New Articles This Week at The National Pastime Museum
In his baseball career spanning almost 50 years, Leo Durocher didn’t always walk the walk, but there isn’t a scintilla of doubt that he could talk the talk. A small, slick-fielding shortstop, he broke in with the Yankees in 1925 for two at-bats and a cup of coffee. He spent the next few years in the minors before joining Murderers Row in 1928. His fiery personality, scrappy play, and benchjockeying prowess compensated for his light hitting.
I’m only half-kidding when I say I’ve been covering baseball since the Paleozoic Age; it just feels that way sometimes. Nevertheless, decades of my professional life have been spent in the press box, which makes historical comparisons credible, if not easy. So when I’m asked about the best postseason run I’ve ever covered, I draw on an archive that includes the ’86 New York Mets, the ’91 Minnesota Twins, the ’96 New York Yankees, and the ’04 Boston Red Sox.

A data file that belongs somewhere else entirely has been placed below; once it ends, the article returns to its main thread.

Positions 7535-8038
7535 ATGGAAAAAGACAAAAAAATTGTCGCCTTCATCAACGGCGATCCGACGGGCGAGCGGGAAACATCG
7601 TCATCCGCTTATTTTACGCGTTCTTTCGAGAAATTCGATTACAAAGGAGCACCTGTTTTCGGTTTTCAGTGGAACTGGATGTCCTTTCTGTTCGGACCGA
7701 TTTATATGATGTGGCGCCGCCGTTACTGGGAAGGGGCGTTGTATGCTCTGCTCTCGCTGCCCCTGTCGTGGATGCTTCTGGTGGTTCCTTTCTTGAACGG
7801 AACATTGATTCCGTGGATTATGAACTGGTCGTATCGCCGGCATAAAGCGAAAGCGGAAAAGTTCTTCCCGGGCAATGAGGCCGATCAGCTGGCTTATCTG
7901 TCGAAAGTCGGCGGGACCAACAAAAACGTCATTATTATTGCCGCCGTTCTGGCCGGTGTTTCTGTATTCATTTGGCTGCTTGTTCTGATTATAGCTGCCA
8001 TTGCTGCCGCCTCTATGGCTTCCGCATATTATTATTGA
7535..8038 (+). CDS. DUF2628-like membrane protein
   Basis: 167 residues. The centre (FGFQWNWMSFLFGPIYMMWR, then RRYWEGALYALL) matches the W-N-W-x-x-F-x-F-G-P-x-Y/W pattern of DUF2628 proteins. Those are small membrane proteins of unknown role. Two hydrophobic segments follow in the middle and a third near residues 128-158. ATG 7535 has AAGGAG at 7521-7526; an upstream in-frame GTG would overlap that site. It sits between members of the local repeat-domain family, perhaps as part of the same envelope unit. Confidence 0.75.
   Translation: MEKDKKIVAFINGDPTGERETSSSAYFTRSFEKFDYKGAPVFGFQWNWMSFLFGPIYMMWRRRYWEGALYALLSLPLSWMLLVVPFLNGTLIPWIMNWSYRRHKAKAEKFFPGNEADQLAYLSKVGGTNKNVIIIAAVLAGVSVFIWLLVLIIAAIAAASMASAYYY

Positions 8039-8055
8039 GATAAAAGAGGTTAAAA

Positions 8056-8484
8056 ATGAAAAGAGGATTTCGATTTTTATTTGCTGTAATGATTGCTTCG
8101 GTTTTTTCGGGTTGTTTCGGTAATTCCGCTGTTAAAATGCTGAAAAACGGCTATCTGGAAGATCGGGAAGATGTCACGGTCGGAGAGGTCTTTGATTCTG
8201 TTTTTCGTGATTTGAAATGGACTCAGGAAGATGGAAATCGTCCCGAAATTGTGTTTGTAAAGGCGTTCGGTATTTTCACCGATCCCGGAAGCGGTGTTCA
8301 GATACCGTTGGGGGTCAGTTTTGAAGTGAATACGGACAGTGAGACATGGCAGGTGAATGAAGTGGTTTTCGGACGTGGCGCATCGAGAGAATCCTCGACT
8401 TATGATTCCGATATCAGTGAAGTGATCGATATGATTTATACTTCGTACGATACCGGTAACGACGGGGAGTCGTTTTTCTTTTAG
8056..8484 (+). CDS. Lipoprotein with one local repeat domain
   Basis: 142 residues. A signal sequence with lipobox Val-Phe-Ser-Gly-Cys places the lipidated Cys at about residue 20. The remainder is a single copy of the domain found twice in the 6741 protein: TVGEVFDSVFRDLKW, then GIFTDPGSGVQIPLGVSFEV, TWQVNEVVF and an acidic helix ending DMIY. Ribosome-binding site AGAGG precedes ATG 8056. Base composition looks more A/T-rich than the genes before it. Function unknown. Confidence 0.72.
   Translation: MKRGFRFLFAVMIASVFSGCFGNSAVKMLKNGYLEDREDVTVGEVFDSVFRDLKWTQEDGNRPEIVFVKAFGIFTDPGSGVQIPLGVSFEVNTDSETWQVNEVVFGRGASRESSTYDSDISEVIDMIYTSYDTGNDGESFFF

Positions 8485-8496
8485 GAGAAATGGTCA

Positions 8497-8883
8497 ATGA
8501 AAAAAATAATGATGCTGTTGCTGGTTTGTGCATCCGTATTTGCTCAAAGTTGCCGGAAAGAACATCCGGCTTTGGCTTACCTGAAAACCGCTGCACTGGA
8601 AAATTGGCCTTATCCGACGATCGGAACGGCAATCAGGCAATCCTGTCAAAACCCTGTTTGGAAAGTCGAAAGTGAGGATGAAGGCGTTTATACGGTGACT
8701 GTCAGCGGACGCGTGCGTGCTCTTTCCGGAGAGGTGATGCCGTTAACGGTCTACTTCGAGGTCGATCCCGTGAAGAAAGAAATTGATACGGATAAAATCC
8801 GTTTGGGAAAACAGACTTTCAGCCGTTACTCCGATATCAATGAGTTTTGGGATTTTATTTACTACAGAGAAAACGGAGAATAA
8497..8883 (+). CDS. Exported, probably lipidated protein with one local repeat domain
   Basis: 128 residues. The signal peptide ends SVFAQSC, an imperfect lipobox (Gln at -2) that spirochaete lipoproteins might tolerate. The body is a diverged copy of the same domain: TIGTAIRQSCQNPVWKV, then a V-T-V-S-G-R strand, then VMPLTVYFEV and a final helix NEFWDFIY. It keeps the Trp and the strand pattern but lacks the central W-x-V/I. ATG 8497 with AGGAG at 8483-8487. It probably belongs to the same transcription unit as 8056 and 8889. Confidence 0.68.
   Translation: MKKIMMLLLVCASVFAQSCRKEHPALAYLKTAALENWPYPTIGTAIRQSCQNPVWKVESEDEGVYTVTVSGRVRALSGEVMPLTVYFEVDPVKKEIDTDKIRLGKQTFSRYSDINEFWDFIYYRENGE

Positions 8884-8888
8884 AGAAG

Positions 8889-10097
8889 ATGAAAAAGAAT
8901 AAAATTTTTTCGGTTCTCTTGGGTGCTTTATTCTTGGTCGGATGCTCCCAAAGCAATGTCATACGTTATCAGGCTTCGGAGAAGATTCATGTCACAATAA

Not much was expected of the San Francisco Giants when the San Francisco Examiner assigned me to cover them in 1987. Only two years before, the ball club had lost a hundred games. In the previous season, new manager Roger Craig had led the team to an 83–79 record, but that was still good for only third place in the National League West.
Both teams dominated their respective leagues in the regular season—the White Sox by nine games and the Giants by 10 games. The World Series opened at Chicago’s Comiskey Park on Saturday, October 6. The pitchers were knuckleballer Eddie Cicotte for Chicago and Slim Sallee for New York, though as was often the custom at the time, the identities of the starters were kept secret as long as possible.
Miller Huggins is widely regarded as one of baseball’s greatest managers. A 1964 Hall of Fame inductee, he managed the Yankees to six American League pennants and to the 1923, 1927, and 1928 World Series championships. During his 12-season tenure in New York, Huggins-led Yankees teams won nearly 60 percent of their games, and only once finished out of the first division. A lifelong bachelor and tireless worker, Huggins’s great advantage was the single-mindedness with which he prepared both himself and his team.